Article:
Michigan

Michigan
State of Michigan
Nickname(s): 
"The Great Lake(s) State",[1] "The Wolverine State", "The Mitten State", "Water (Winter) Wonderland"
Motto(s): 
Si quaeris peninsulam amoenam circumspice
(English: "If you seek a pleasant peninsula, look about you")
Anthem: "My Michigan"
Map of the United States with Michigan highlighted
Map of the United States with Michigan highlighted
CountryUnited States
Before statehoodMichigan Territory
Admitted to the UnionJanuary 26, 1837 (26th)
CapitalLansing
Largest cityDetroit
Largest metroMetro Detroit
Government
 • GovernorGretchen Whitmer (D)
 • Lieutenant GovernorGarlin Gilchrist (D)
LegislatureMichigan Legislature
 • Upper houseSenate
 • Lower houseHouse of Representatives
JudiciaryMichigan Supreme Court
U.S. senatorsDebbie Stabenow (D)
Gary Peters (D)
U.S. House delegation7 Democrats
7 Republicans (list)
Area
 • Total96,716 sq mi (250,493 km2)
Area rank11th
Dimensions
 • Length456[2] mi (734 km)
 • Width386[2] mi (621 km)
Elevation
900 ft (270 m)
Highest elevation1,979 ft (603 m)
Lowest elevation571 ft (174 m)
Population
 (2010)
 • Total9,883,635[4]
 • Rank10th
 • Density174/sq mi (67.1/km2)
 • Density rank17th
 • Median household income
$54,909[5]
 • Income rank
34th
Demonym(s)Michigander, Michiganian, Yooper (for residents of the Upper Peninsula)[6]
Language
 • Official languageNone (English, de facto)
 • Spoken languageEnglish 91.11%
Spanish 2.93%
Arabic 1.04%
Other 4.92%
Time zones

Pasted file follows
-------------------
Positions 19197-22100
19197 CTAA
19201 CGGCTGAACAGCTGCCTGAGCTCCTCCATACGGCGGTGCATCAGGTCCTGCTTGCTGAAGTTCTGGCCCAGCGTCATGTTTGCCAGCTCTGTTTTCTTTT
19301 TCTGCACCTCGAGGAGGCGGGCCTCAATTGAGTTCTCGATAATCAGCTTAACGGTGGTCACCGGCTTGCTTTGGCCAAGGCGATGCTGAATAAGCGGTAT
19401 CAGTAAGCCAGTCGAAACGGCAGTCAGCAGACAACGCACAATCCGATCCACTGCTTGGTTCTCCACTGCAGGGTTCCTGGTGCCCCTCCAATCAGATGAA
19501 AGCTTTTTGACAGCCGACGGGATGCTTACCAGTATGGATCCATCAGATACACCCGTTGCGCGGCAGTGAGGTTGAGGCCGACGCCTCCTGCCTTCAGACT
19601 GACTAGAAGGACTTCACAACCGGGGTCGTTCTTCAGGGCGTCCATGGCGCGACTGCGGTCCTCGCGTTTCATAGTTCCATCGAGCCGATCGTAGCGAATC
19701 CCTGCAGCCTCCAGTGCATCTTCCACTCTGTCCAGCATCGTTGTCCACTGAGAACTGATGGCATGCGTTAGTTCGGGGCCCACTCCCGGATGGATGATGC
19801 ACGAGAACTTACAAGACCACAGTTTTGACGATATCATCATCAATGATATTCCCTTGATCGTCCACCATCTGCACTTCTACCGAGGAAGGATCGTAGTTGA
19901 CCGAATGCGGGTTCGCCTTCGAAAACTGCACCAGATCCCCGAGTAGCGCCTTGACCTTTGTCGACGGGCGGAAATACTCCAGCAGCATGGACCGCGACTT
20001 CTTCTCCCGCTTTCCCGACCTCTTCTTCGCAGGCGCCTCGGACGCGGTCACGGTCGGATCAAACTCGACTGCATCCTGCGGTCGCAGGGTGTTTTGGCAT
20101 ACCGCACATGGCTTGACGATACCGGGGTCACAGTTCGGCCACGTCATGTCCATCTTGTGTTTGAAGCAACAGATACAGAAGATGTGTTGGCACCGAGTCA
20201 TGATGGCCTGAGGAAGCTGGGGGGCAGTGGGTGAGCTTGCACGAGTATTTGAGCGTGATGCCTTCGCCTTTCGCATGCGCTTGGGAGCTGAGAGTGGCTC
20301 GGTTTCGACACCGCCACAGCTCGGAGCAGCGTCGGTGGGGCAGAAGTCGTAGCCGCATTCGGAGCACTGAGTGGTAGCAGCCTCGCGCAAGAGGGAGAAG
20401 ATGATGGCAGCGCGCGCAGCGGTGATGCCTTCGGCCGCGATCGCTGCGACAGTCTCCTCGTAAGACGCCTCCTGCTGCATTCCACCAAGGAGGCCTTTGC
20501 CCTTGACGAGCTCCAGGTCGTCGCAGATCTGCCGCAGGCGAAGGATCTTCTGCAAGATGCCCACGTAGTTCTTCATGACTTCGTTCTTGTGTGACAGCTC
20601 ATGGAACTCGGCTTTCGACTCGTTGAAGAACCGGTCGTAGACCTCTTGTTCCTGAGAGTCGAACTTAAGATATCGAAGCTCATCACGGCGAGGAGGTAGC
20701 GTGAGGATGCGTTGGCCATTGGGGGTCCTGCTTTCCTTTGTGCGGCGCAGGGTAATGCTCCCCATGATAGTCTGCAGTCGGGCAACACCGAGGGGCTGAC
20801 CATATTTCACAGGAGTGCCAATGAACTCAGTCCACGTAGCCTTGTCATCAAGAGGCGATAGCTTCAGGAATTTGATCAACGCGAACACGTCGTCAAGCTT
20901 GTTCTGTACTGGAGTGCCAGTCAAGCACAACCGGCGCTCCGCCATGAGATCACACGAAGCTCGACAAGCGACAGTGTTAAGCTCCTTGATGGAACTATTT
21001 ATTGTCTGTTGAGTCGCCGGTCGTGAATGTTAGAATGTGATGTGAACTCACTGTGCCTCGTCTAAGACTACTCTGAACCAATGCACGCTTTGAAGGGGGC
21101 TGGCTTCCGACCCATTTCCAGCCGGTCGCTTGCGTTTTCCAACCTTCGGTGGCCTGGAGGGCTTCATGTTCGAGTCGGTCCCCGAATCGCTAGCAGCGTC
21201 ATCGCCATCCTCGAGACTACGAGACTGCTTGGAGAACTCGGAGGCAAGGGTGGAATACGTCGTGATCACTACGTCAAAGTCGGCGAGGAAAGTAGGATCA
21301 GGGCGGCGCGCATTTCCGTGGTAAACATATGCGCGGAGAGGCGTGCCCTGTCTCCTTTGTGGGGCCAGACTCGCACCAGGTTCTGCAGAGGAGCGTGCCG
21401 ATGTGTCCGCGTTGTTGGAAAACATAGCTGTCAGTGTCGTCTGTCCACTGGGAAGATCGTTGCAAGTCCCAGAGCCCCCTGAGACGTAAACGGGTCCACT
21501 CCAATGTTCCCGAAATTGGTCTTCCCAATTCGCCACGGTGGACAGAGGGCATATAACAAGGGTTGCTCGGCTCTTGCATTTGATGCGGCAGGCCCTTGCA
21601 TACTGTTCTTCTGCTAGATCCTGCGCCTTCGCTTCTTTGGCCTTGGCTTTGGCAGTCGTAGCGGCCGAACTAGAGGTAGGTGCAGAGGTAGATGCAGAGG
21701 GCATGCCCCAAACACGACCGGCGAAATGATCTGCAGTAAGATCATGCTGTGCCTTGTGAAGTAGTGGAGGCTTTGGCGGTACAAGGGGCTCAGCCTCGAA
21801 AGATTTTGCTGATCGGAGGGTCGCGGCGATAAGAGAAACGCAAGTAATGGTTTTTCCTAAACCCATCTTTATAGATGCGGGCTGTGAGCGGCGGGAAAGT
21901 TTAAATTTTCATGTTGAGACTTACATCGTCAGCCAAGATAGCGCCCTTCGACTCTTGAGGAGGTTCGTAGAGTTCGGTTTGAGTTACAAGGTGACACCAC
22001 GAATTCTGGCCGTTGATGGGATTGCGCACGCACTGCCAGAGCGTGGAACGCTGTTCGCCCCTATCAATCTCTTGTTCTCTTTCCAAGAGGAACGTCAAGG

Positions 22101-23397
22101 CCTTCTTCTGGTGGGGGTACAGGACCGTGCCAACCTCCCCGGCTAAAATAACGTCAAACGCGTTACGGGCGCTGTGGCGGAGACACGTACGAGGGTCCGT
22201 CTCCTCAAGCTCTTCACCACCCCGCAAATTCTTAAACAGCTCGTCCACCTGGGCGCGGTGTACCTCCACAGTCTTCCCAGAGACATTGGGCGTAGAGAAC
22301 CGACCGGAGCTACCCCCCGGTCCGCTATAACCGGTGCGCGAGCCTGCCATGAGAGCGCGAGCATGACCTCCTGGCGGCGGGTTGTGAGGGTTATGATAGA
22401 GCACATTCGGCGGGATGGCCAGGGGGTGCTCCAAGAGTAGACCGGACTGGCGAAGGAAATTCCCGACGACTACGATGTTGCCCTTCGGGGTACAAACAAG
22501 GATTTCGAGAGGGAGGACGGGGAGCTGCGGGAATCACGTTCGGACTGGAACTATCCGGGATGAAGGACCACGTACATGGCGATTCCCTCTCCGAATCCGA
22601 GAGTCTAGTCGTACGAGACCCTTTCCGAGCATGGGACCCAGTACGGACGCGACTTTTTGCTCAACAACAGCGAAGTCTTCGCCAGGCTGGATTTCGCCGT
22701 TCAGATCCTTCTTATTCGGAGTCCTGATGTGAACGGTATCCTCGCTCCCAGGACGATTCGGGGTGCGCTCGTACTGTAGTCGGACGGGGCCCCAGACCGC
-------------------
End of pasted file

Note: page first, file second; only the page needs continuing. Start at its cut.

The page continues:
most of stateUTC−05:00 (Eastern)
 • Summer (DST)UTC−04:00 (EDT)
4 U.P. counties (Gogebic, Iron, Dickinson, and Menominee)UTC−06:00 (Central)
 • Summer (DST)UTC−05:00 (CDT)
USPS abbreviation
MI
ISO 3166 codeUS-MI
Traditional abbreviationMich.
Latitude41°41′ N to 48°18′ N
Longitude82°7′ W to 90°25′ W
Websitewww.michigan.gov
Michigan state symbols
Living insignia
BirdAmerican robin (Turdus migratorius)
FishBrook trout (Salvelinus fontinalis)
FlowerApple blossom (Malus domestica)
Wildflower: Dwarf lake iris (Iris lacustris)
MammalUnofficial: Wolverine (Gulo gulo luscus)
Game animal: White-tailed deer (Odocoileus virginianus)
ReptilePainted turtle (Chrysemys picta)
TreeEastern white pine (Pinus strobus)
Inanimate insignia
FossilMastodon (Mammut americanum)
GemstoneIsle Royale greenstone
RockPetoskey stone
SoilKalkaska sand
State route marker
Michigan state route marker
State quarter
Michigan quarter dollar coin
Released in 2004
Lists of United States state symbols

Michigan (/ˈmɪʃɪɡən/ (About this soundlisten)) is a state in the Great Lakes and Upper Midwest regions of the United States. Its name comes from the Ojibwe word mishigami, meaning "large water" or "large lake".[2][7] With a population of approximately 10 million, Michigan is the tenth most populous state, the 11th most extensive state by area, and the largest by area east of the Mississippi River.[b] Its capital is Lansing, and its largest city is Detroit. Metro Detroit is among the nation's most populous and largest metropolitan economies.

Michigan is the only state to consist of two peninsulas. The Lower Peninsula is shaped like a mitten. The Upper Peninsula (often called "the U.P.") is separated from the Lower Peninsula by the Straits of Mackinac, a five-mile (8 km) channel that joins Lake Huron to Lake Michigan. The Mackinac Bridge connects the peninsulas. Michigan has the longest freshwater coastline of any political subdivision in the world, being bordered by four of the five Great Lakes, plus Lake Saint Clair.[8] It also has 64,980 inland lakes and ponds.[9]